I really have to get a blog going. On Saturday, eBay (NASDAQ:EBAY) introduced a new way to make moola from waxing digital at its annual software developer conference in Las Vegas.

But by "new," I mean "really old." Here's why: eBay's service borrows heavily from Google's (NASDAQ:GOOG) AdSense third-party advertising system. Like Google, the auctioneer plans to allow external websites -- read: bloggers -- to post eBay ads on their websites. They'll be contextual pitches, meaning that keywords will determine the content of ad shown.

Bloggers will need to do more than just add links, however. eBay plans to publicize live auctions, which will require code to be embedded in partner sites. But that's as painful as it gets; eBay promises to share between 40% and 70% of transaction revenue from auction sales driven through affiliate sites such as blogs.

That could make AdContext, as the service is known, a very effective counterattack against rivals. Surely one is needed. Google, after all, has openly threatened eBay's e-commerce franchise with its Google Base classified advertising system. And check out this list of available auctions at its shopping directory. See eBay on there? I thought not.

But let's be honest: failing to list eBay in an auction catalog is more of a slap in the face than a real honest-to-goodness threat to the company's core franchise. I'm not so sure Google and Yahoo! (NASDAQ:YHOO) can view AdContext in the same light. Why? It encroaches on high-growth turf. According to a joint study by the Interactive Advertising Bureau and PricewaterhouseCoopers, U.S. Internet advertising grew 38% year over year to $3.9 billion in the first quarter. Google ate 22% of that pie while Yahoo! chomped on 16%.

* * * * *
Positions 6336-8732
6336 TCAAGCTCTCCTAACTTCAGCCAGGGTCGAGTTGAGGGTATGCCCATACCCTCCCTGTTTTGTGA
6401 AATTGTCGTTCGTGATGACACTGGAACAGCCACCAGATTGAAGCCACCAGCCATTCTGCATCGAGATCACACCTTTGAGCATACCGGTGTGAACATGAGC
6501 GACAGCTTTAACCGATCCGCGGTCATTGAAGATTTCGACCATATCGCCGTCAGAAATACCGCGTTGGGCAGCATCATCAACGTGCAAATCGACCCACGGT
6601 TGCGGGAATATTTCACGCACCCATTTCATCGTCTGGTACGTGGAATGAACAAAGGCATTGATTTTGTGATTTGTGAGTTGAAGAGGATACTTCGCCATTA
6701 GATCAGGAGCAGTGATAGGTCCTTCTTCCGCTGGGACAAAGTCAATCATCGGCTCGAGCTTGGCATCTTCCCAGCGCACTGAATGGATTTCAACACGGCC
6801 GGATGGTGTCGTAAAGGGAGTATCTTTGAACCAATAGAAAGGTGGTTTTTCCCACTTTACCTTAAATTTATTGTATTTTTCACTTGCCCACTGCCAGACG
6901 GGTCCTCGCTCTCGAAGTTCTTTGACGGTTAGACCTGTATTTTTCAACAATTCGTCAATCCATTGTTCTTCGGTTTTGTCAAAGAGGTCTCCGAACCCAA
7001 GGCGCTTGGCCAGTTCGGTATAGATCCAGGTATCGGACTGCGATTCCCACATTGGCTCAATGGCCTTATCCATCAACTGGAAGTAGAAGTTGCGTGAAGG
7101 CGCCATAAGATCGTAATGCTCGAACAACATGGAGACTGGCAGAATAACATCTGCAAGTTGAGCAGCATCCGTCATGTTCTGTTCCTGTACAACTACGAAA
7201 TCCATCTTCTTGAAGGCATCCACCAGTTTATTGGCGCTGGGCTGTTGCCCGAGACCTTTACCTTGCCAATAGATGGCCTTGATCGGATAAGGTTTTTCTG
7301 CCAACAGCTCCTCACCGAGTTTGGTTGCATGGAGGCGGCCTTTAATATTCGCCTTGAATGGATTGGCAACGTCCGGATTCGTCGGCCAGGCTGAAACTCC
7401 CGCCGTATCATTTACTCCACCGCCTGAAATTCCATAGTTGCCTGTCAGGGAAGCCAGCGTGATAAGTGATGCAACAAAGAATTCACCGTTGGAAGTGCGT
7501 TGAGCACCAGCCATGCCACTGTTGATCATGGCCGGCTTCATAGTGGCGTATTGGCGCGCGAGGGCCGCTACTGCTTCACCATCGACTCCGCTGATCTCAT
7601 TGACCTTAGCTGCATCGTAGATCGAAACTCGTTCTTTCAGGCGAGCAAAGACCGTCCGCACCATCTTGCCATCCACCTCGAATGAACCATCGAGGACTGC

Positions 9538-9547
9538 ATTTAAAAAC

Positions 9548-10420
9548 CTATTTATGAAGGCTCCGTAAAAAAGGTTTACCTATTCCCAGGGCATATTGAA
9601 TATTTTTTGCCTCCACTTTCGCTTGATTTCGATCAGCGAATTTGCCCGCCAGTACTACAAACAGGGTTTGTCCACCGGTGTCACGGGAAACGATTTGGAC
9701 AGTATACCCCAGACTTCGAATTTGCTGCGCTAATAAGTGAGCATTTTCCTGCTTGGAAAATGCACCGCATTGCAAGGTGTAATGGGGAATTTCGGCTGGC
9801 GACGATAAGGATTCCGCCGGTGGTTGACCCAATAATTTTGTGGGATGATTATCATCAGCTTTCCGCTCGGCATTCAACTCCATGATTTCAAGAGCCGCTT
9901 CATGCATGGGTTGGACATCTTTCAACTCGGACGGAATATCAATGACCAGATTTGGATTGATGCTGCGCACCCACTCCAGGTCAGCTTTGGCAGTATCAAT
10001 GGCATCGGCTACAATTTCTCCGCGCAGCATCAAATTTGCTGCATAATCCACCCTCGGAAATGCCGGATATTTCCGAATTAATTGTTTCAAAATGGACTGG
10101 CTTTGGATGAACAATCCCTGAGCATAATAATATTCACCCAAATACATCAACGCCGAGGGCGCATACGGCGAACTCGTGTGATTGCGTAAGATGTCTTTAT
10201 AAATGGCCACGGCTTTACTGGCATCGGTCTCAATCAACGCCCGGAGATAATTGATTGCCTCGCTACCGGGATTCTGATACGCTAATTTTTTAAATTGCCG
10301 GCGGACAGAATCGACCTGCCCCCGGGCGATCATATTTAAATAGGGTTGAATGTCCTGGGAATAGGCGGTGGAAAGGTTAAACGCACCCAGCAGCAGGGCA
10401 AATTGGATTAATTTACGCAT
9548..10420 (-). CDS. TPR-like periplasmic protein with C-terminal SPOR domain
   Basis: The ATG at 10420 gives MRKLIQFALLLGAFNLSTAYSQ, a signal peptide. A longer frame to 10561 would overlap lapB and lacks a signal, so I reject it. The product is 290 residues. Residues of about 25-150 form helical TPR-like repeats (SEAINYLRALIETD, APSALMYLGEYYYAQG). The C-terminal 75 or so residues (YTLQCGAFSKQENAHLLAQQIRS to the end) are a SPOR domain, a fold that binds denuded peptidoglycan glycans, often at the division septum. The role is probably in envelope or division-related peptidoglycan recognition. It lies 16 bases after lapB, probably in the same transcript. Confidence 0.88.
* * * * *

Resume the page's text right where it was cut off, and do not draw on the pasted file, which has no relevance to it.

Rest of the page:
Would eBay cut into either's share? Probably not, but the auctioneer could limit the growth of pay-per-click ads over time. Think about it: Click fraud remains rampant, and even digital pages have limits. Plus, enterprising bloggers will fill up only as much white space as they must in order to keep the lights on. If eBay pays them more, and more reliably ... well, anything is possible.

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Fool contributor Tim Beyers has never bought anything from eBay, but he's sold a few things. He's likely to do it again, too. Tim didn't own shares in any of the companies mentioned in this story at the time of publication. You can find out what is in his portfolio by checking Tim's Fool profile. The Motley Fool has an ironclad disclosure policy.